Researchers at Yale have identified a genetic mutation that that could lead to new treatments for Tourette syndrome.
But before we get into that, what's it like to have Tourette's? Just ask Josh Hanagarne, who's wrestled with it his whole life. Speaking on WNPR's The Colin McEnroe Show, he described what it's like to live with a disorder that's most well-known for its tics and verbal outbursts.
"It kind of feels like that urge to have a sneeze when it's at its worst, except when you let it out you don't know exactly what it's going to look or sound like," Hanagarne said. "The urge, if it goes away, only goes away for a couple seconds." Tourette syndrome affects about one percent of children worldwide and that number is even lower in adults. While it's not life-threatening, it can be disabling: interfering with work and home life.
Now, Yale researchers say they're looking at a gene that could change all that. It's called histidine decarboxylase (HDC). Professor Chris Pittenger said the HDC gene produces histamine, a small molecule that can influence overall brain function. "It's kind of like a volume knob, where one simple control can have profound effects over the function of the whole machine," he said. Pittenger's team examined what happens when that knob gets flipped off and histamine stops flowing. He said he found a direct link between a lack of histamine production and the expression of Tourette's in humans and in mice.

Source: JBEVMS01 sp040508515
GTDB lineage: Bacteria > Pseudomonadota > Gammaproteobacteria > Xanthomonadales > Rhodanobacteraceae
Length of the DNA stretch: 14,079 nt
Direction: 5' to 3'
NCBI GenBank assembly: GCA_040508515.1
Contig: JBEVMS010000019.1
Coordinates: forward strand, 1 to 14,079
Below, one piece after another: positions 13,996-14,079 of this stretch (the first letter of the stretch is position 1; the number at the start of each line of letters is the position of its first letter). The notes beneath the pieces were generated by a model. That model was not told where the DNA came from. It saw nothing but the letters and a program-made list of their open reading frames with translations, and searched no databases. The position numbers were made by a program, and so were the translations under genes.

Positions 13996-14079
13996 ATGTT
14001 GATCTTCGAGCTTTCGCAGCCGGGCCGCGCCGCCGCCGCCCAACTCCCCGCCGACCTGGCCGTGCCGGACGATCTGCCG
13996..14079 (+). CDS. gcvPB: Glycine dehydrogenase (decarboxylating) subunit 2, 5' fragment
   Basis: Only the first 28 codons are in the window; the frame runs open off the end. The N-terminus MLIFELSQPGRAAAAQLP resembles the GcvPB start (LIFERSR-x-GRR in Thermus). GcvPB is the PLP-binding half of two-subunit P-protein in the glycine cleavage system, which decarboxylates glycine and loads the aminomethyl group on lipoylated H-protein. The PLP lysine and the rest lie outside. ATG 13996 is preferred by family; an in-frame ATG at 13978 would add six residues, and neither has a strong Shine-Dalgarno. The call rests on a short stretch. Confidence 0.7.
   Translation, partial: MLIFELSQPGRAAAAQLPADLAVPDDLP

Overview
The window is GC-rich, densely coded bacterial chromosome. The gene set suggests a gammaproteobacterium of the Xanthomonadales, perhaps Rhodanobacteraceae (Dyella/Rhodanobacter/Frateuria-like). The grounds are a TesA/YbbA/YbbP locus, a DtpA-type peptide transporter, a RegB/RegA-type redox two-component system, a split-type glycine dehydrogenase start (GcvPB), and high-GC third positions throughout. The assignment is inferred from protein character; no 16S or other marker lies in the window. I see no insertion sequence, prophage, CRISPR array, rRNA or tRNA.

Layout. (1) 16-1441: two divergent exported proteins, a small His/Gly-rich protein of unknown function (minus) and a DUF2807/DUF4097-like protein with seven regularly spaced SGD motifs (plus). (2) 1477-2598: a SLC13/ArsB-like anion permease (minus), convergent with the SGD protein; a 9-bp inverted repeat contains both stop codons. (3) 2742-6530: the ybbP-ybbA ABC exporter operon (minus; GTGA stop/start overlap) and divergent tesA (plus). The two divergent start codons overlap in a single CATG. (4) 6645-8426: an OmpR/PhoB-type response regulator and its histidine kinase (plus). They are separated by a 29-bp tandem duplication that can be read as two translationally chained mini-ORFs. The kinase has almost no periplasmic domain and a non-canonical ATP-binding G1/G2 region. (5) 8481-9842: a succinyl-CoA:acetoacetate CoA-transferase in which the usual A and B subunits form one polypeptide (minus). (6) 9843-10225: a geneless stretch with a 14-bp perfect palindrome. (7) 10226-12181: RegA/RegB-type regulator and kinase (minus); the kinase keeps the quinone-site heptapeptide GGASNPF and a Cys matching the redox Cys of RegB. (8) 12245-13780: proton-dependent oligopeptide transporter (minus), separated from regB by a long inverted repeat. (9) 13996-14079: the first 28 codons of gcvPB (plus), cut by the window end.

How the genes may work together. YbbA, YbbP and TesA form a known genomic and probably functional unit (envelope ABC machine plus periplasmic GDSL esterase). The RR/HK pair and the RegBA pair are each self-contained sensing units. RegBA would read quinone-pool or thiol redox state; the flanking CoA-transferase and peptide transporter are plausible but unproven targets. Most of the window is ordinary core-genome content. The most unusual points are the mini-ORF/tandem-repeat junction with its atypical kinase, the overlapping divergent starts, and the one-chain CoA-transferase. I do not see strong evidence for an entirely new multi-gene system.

So what are the implications? Well, they're potentially pretty big. If histamine and Tourette's are linked, scientists may be able to use drugs to target specific histamine receptors in the brain (they're called "H3 receptors," if you're feeling geeky) and thereby quell some of the tics associated with Tourette's. Pittenger said such drugs are already being developed to treat things like schizophrenia and ADHD. The next step, he said, is testing to see whether they can also be engineered to treat Tourette's.
The results of the study were published today in the journal Neuron.